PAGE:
It's not as if I'm jumping up and down with joy over the current state of the Democratic party. With important exceptions (minimum wage, gun control, single payer health insurance, immigration reform), more and more I find myself to the right of center of my party, and well beyond those who shout the loudest within it. On trade, on economic growth, on an all-of the-above-energy policy, on comprehensive tax reform I barely qualify as a Dem at all. And as far doing anything about inequality, I think the liberal schemes for redistribution are as likely to be as ineffective as conservative fantasies for growth. Every time I read through the comments section of David Brooks' columns I'm filled with disgust for those so blinded by hate that they can't even listen to what the man is actually saying.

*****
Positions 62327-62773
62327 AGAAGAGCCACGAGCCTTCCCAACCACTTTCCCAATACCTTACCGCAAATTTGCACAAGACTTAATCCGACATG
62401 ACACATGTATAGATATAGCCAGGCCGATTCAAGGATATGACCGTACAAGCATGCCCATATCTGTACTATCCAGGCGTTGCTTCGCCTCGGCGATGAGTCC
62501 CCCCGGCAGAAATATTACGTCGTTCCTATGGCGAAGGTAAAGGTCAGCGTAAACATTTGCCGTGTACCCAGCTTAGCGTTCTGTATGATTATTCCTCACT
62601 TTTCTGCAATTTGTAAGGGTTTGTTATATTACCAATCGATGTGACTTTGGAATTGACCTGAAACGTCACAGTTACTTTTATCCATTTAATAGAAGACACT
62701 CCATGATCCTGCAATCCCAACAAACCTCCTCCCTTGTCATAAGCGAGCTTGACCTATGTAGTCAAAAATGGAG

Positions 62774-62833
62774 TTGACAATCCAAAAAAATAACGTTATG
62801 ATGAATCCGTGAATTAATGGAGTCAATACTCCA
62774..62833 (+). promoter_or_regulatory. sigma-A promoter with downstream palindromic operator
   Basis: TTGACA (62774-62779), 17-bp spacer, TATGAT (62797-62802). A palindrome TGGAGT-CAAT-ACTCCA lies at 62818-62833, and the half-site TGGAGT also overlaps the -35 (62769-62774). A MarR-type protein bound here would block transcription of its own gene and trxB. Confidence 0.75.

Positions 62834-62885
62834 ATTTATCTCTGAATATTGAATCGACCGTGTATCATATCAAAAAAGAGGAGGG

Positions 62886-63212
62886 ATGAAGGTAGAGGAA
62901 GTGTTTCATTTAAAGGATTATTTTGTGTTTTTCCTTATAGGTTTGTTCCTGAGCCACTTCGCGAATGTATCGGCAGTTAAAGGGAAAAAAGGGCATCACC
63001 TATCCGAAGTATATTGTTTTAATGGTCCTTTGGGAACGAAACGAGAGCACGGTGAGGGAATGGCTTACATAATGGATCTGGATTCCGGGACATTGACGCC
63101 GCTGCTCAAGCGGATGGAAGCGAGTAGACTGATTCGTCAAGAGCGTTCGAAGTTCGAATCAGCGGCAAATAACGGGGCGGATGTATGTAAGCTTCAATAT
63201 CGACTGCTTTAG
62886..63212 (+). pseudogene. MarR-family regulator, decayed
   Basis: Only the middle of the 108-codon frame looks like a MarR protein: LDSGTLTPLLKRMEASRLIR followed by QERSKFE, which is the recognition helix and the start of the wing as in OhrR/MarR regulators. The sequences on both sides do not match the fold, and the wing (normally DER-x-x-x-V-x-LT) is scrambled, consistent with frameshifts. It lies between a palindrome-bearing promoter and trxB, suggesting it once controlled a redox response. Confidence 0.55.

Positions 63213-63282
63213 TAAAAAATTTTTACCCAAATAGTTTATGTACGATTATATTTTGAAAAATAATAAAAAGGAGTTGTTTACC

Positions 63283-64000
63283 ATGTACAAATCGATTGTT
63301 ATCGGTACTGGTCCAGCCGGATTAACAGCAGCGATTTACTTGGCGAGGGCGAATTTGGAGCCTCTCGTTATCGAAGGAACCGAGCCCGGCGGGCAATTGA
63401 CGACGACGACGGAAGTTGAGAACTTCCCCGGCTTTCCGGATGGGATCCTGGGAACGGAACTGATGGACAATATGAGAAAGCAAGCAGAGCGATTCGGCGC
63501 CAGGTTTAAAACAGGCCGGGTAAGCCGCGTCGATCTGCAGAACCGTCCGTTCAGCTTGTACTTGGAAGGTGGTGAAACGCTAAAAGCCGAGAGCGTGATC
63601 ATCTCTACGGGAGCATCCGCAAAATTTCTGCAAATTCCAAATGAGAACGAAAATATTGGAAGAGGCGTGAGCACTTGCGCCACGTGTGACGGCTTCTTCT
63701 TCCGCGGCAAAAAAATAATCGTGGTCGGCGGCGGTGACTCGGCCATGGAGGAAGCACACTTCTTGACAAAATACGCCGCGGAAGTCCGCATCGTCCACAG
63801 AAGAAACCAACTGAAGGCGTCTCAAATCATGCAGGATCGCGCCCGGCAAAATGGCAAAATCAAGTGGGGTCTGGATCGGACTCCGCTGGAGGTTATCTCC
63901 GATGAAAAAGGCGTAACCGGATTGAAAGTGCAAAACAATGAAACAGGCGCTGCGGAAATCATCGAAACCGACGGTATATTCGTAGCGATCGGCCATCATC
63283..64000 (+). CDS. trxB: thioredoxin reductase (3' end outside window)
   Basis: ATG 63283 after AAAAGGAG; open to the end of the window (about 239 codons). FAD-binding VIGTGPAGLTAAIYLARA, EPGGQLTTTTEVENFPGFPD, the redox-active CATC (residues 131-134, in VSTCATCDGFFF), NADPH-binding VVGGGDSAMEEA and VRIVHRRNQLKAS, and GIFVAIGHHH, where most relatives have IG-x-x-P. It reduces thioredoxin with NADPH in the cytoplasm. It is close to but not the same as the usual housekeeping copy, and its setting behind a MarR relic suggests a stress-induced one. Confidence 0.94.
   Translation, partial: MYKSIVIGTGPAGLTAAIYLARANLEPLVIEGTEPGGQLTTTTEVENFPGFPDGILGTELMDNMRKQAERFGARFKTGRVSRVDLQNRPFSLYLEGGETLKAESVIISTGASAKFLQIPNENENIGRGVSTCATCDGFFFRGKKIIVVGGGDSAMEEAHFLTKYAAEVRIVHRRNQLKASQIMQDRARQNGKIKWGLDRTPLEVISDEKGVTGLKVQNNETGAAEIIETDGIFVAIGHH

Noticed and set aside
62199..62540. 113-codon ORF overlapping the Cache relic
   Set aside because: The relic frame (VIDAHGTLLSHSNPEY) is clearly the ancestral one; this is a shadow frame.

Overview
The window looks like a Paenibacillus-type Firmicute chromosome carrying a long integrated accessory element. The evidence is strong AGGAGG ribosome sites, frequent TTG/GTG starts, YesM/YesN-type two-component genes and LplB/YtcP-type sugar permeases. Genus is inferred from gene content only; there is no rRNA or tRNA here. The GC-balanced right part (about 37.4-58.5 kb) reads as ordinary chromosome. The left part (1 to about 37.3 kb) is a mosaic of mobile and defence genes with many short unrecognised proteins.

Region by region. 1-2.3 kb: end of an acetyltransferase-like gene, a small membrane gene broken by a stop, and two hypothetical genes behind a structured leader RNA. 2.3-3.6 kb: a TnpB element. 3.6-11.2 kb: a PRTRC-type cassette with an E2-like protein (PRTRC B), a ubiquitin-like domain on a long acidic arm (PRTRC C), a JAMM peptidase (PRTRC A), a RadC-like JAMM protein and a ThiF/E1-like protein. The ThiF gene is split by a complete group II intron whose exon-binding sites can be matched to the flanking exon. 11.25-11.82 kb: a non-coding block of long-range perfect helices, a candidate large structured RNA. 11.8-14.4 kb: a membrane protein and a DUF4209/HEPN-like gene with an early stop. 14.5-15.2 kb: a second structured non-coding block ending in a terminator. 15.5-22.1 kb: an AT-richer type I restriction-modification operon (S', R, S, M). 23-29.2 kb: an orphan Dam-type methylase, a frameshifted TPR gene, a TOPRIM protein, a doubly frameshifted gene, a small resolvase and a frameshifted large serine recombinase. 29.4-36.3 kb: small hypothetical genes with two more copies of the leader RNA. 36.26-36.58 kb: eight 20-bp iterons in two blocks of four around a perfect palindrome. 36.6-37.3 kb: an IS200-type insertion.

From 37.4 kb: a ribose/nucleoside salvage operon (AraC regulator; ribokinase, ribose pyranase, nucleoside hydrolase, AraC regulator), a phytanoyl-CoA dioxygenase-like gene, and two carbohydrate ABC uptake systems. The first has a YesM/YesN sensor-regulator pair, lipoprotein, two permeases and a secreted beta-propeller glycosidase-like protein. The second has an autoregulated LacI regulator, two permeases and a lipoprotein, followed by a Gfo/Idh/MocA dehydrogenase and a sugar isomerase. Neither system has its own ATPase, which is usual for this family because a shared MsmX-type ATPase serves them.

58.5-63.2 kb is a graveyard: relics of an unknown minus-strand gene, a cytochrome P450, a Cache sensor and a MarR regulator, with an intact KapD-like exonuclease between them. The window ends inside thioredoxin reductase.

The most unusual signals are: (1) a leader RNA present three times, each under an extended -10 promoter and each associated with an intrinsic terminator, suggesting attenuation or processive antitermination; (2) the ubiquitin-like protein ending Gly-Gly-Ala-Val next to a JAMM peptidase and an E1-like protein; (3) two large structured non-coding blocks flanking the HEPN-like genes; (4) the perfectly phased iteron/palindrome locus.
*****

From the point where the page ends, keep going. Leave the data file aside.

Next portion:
So why don't I cross over to the other side, you might ask,. Why not end all the confusion and hypocrisy and at least vote my self interest? Why go on throwing in my lot with folks who resent people like me (and you)?
It's all well and good to believe that government is too big, that self reliance is the truest virtue, that self interest serves the collective good, and that change should be considered with a healthy dose of skepticism. Those ideas we will continue to debate and and agree on with a frequency that perhaps surprises us both. It's quite another to consistently pander to the worst instincts of a body politic, and to do so with such relentlessness and cynicism. From the Southern Strategy to Philadelphia. Mississippi to welfare queens to Willie Horton, Republican candidates have been blowing the dog whistle of bigotry for as long as I can remember. The irony that the people who hear the dog whistle most clearly used to be Democrats is not lost on me. It doesn't excuse it. It's wrong, and the entire country (and maybe even the Republican Party) would be better off if it stopped.
The extremes on either side don't offer much of an answer, just a bunch of cheap polemics that may satisfy their fans but not much in the plausible way out of the thicket we're in.